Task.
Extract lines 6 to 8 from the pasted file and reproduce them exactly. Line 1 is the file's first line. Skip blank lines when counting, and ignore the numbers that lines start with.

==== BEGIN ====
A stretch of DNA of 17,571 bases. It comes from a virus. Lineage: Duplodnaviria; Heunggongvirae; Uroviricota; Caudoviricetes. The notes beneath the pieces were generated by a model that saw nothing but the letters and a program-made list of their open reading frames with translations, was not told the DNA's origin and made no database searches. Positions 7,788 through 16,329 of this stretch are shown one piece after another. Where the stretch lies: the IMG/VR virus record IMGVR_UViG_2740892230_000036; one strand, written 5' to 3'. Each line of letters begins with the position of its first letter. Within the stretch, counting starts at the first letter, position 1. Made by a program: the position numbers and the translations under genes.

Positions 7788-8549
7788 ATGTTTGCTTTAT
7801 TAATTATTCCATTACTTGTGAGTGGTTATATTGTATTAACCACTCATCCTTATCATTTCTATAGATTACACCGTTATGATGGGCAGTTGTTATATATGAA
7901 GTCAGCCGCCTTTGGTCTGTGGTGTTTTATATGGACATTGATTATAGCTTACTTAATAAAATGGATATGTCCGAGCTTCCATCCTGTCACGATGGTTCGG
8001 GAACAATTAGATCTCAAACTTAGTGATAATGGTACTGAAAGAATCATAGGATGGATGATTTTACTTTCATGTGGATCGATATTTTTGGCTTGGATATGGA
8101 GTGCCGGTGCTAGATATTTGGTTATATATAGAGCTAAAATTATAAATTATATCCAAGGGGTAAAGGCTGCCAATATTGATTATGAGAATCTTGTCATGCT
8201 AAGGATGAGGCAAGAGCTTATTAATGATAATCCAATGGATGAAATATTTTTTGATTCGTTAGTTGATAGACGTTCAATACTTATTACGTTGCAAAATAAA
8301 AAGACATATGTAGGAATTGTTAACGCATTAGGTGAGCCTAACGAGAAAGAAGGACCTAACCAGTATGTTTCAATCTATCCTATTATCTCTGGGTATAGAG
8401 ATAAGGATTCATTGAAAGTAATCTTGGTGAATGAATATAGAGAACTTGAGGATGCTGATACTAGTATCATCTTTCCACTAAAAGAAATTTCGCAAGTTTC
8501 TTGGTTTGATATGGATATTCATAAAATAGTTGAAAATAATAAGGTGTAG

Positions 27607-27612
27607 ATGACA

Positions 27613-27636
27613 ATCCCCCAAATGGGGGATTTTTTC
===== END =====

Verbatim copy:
8001 GAACAATTAGATCTCAAACTTAGTGATAATGGTACTGAAAGAATCATAGGATGGATGATTTTACTTTCATGTGGATCGATATTTTTGGCTTGGATATGGA
8101 GTGCCGGTGCTAGATATTTGGTTATATATAGAGCTAAAATTATAAATTATATCCAAGGGGTAAAGGCTGCCAATATTGATTATGAGAATCTTGTCATGCT
8201 AAGGATGAGGCAAGAGCTTATTAATGATAATCCAATGGATGAAATATTTTTTGATTCGTTAGTTGATAGACGTTCAATACTTATTACGTTGCAAAATAAA